Om die enorme Somalilandse kus- en binnelandse ekonomiese transformasiepotensiaal te benut, is die verskaffing van veilige energie krities en kan dit slegs deur die hidro-elektriese toevoer van Ethiopiese GERD geakkommodeer word. 'N Veilige en koste-effektiewe energievoorsiening is die grootste struikelblok om Somaliland se ekonomiese potensiaal te ontsluit.

Security and Economic Interaction

Somaliland branded itself as the peaceful enclave and stable polity of the Somali region, most of which is plagued by conflict and instability. It warded off successfully the phenomena characterizing the Somali region, such as warlordism, Islamic fundamentalism, piracy and clan fiefdoms[22]. These phenomena thwarted any efforts from most Somali regions to recover from the disastrous civil war and to form a stable central government or regional polities, with the exception of Puntland. Therefore, Somaliland developed growing security cooperation with Ethiopia which is mutually beneficial for both party’s development. While Somaliland benefitted from Ethiopian technical security support for training security personnel, intelligence sharing and overall support of its good offices, Somaliland represented a reliable safe border and friendly society for Ethiopia, acting in many ways as its buffer zone against destabilizing forces[23]. Furthermore, the small but growing transit trade has continued so far without any security breaches or hindrances, establishing a healthy track record for a more robust unfettered inter-country trade.

Similarly the security of the Horn of Africa coastal maritime lanes is critical, not only for world trade but as a lifeline for Ethiopia.[24] In this regard Somaliland has also established itself as an important player to keep its coastline free from piracy. Although Somaliland is in political and development limbo which perpetuates grinding poverty and rampant youth unemployment; its people have shunned the temptation to copy its compatriots by turning to piracy.

Therefore, for the Berbera Agreement relationship to translate into an in-depth economic interaction of the two peoples, Somaliland still needs to raise its security institutional capacities and to align its other relevant bodies to build a coherent systems of security cooperation with Ethiopia. This is to facilitate trust for both sides to overcome the tradition of hard borders and to move towards softer more trade friendly cross-border engagement between the two countries. This relationship should also foster the goal of regional economic integration, to harness the abundant natural resources of the Horn of Africa region and to turn its diverse national cultures and geographic endowment into leveraging their way into the global competition to benefit from the prevailing phenomenal potential for wealth creation.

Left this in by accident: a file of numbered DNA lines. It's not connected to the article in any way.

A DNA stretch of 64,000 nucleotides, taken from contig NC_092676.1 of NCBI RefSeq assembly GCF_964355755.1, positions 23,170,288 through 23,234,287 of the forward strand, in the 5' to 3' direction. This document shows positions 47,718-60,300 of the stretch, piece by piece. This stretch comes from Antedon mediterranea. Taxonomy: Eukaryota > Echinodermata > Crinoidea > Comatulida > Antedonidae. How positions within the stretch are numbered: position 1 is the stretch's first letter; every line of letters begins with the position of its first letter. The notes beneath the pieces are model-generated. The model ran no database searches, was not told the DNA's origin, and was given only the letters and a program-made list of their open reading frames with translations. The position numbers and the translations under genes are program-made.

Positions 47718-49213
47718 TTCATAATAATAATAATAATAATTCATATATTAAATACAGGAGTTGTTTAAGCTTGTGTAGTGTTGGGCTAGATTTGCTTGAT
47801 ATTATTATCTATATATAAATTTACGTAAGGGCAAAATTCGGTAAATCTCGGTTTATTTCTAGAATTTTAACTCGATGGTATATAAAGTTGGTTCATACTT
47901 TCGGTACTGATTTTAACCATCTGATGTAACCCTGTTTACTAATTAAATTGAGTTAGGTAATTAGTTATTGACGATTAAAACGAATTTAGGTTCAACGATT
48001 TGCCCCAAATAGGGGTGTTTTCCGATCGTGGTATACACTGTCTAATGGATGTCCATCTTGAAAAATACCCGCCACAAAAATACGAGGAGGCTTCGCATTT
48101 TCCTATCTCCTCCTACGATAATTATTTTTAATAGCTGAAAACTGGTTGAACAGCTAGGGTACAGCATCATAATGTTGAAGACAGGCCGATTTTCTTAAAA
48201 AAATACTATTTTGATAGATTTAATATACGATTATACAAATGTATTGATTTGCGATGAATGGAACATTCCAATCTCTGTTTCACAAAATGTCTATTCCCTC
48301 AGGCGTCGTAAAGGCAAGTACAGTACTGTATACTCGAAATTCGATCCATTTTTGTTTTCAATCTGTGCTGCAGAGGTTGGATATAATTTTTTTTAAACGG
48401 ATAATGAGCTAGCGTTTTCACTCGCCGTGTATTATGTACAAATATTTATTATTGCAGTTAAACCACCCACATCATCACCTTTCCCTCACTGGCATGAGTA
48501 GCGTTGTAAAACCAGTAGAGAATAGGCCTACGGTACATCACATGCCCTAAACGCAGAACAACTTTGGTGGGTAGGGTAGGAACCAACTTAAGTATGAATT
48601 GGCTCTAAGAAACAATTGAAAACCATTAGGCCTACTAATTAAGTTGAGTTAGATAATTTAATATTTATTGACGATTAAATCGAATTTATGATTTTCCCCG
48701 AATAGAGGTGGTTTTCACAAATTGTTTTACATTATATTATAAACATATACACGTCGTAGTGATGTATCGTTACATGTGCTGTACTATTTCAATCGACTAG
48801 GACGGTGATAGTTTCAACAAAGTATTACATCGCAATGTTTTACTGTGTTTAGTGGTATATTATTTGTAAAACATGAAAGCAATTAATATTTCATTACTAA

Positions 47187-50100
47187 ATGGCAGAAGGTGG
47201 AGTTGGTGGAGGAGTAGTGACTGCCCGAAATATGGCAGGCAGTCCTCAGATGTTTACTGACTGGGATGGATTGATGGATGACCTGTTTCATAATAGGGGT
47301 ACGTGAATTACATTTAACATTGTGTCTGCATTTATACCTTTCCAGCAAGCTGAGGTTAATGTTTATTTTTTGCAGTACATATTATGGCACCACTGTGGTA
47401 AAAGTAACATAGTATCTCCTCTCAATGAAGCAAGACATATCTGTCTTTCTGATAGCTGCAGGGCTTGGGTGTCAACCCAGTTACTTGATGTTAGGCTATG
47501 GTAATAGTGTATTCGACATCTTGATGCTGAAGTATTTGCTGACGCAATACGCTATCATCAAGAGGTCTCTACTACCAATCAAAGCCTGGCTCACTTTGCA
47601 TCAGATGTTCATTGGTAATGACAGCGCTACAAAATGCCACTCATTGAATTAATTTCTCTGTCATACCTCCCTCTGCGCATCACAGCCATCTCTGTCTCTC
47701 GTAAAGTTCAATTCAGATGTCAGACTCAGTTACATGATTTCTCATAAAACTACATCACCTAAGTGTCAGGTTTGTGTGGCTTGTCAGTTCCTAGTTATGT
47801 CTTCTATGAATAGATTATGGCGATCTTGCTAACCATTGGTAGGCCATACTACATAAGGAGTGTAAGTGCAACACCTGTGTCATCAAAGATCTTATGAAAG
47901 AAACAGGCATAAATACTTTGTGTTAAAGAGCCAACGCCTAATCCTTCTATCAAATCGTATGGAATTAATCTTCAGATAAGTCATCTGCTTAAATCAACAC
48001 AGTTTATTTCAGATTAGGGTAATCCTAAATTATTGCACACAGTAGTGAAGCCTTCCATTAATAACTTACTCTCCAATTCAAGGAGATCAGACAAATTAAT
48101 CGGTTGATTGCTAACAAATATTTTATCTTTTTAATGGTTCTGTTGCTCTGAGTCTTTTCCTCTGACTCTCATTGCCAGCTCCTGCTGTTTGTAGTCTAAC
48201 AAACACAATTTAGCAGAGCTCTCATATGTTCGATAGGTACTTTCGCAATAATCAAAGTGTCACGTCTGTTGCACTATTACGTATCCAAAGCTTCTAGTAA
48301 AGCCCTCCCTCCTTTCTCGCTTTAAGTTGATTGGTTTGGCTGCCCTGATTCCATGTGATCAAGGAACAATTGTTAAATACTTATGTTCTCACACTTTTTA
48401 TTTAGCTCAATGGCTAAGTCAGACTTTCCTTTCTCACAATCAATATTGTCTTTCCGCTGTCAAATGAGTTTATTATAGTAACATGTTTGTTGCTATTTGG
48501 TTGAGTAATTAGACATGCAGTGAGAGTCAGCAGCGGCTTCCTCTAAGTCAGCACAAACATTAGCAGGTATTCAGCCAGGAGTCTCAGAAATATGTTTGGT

Cross-border Trade

According to recent studies on the Horn of Africa borders’ informal trade, evidence shows that economic integration should not be a by-product of adequate formal security; rather “that success and versatility of informal trade networks reveal an alternative path to future regional economic integration and demonstrate that cross-border linkages do not have to be mediated by formal institutions.”[25] So far in both the Horn of Africa region and specifically at the Ethiopia-Somaliland border, security concerns remain to undermine the growth of mutually beneficial economic interaction. The study advocates for less of the state security driven approaches and urges harnessing of the existing community centred cross-border trade interactions as vehicles for sustainable business friendly security.[26]

An important factor to be kept in mind here is that the communities straddling the Somaliland-Ethiopian border are an extension of the same communities who also populate Somaliland. This will lead us to the conclusion that the peace and stability prevailing along the border since 1990 is also an extension of the same security conditions prevailing in Somaliland. The same social norms and security systems that sustain peace and stability in Somaliland are shared by these communities straddling the border, whether they are citizens of Ethiopia or Somaliland. Therefore, the securitized border culture which is still lingering along the shared border needs to transform towards the promotion of stronger trade and economic interaction beneficial to both states as well as to the communities along the border. This shall be anchored on the understanding that better security can come with people’s wellbeing and their satisfaction to have a living worth protecting.